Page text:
Newcomb made the Opening Day roster after avoiding arbitration with a $900,000 salary for 2022, and the Braves watched him struggle through three relief appearances before airmailing him to Chicago in exchange for Jesse Chavez. Newcomb compiled a look away!-esque 175/165/149 line over those first three appearances, and things didn’t get any better for the Cubs, where he made one start and 21 relief appearances. For his 2022 overall, he compiled -0.7 fWAR across just 27 2⁄3 innings, with an eldritch abomination of a 218/174/127 line.
What went right? What went wrong?
The only thing that’s really gone right for the Braves vis-a-vis Newcomb was that 2017-2018 stretch where he was a fine starter. Since then, there hasn’t really been anything positive to talk about, and one still wonders, at times, usually 3 am when the gossamer strands of sleep just won’t descend, what Newcomb’s career could have looked like if he didn’t get shuttled off to the bullpen.
As for what went wrong, all you have to do is just recall any part of the past few years. He wasn’t good enough to start in lieu of basically nobody for the Braves in 2020, took a step back in his relief work in 2021, and required just three appearances for the team to tire of him enough to trade him in 2022.
I can’t even give you a video of something that went right for him in 2022, because in his three Braves appearances, he didn’t have positive WPA. Here’s his last strikeout as a Brave, pitching in mop-up duty, where he catches Edwin Rios looking by missing the entire span of the plate in both dimensions with a curveball.
Newcomb’s stuff remains pretty good, on paper. His fastball has good “rise” and his curve has great drop. The problem, as always, is that he has no way of getting anything to go anywhere in particular. In 2018, he could at least hit the same spot over and over with his curveball, but the problem was that that spot was down the middle. In his four starts in 2020, he finally got the fastball up where its shape plays up... but that’s also where his curveball went, which sort of defeats the point. Things have been even worse since. He experimented with a cutter in 2022, but the shape of it was awful and erratic, giving him a bad pitch to go with better ones he still can’t command.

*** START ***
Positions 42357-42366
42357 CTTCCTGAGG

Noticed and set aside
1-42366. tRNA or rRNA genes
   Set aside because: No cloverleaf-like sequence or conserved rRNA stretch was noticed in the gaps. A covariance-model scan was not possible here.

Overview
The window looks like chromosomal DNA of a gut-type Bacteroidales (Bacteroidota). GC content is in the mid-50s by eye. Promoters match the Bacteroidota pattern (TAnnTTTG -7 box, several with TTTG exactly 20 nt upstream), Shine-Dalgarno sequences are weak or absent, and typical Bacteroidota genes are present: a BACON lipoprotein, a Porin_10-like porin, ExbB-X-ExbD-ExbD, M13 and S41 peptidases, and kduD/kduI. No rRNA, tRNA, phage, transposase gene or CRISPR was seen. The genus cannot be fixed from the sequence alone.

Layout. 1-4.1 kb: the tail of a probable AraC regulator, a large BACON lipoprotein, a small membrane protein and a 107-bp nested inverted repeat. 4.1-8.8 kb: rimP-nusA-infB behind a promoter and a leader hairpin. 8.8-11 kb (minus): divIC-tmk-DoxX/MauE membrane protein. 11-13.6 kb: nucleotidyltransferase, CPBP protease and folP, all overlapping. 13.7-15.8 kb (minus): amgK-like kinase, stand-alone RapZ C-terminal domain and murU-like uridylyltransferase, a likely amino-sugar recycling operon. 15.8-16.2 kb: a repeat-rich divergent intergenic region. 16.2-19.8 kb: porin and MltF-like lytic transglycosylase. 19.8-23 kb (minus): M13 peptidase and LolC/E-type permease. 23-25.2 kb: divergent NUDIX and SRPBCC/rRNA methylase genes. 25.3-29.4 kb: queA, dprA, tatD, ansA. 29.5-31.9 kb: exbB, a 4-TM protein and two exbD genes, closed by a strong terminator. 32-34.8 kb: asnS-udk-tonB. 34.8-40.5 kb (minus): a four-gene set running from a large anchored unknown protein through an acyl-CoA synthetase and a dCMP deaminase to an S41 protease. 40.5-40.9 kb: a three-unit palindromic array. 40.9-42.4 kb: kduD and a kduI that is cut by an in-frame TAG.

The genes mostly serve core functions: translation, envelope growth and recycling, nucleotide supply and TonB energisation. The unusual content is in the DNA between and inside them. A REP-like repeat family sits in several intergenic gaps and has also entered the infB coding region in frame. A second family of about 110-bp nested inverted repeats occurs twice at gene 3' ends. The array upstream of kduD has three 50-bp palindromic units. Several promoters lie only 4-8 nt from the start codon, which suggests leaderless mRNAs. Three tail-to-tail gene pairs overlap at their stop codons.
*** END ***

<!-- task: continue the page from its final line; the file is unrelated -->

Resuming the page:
As for what went wrong in-game? Newcomb’s worst outing as a Brave in 2022 was his first. He pitched 2 2⁄3 innings against the Reds and allowed a homer to go with a 2/1 K/BB ratio. Newcomb entered in the third, relieving Ian Anderson, who allowed three runs while recording just two outs in the inning, promptly threw a wild pitch, and then gave up a two-run weakly-hit single to Kyle Farmer to turn a 3-0 deficit into a 5-0 mountain:
I guess the real thing that went right for the Braves vis-a-vis Newcomb’s 2022 is that he got traded for Jesse Chavez, who proceeded to be awesome in relief once again. (Chavez was traded for Raisel Iglesias at the Trade Deadline, and then returned to the Braves later in the year.)
Newcomb’s tenure with the Cubs was eventful, to go along with his awful stats. He spent time on the shelf with an ankle injury, and was designated for assignment twice, getting outrighted to Triple-A both times. After his second outrighting, Newcomb elected to become a free agent (players have the right to refuse and become free agents when outrighted for the second time in a career).
Some team will probably sign him to compete for a bullpen or swingman spot, but it’s hard to see him having an inside track for a spot given that he’ll be 30 years old, his persistent command issues, and the fact that he’s now four years removed from being of particular use to an MLB team.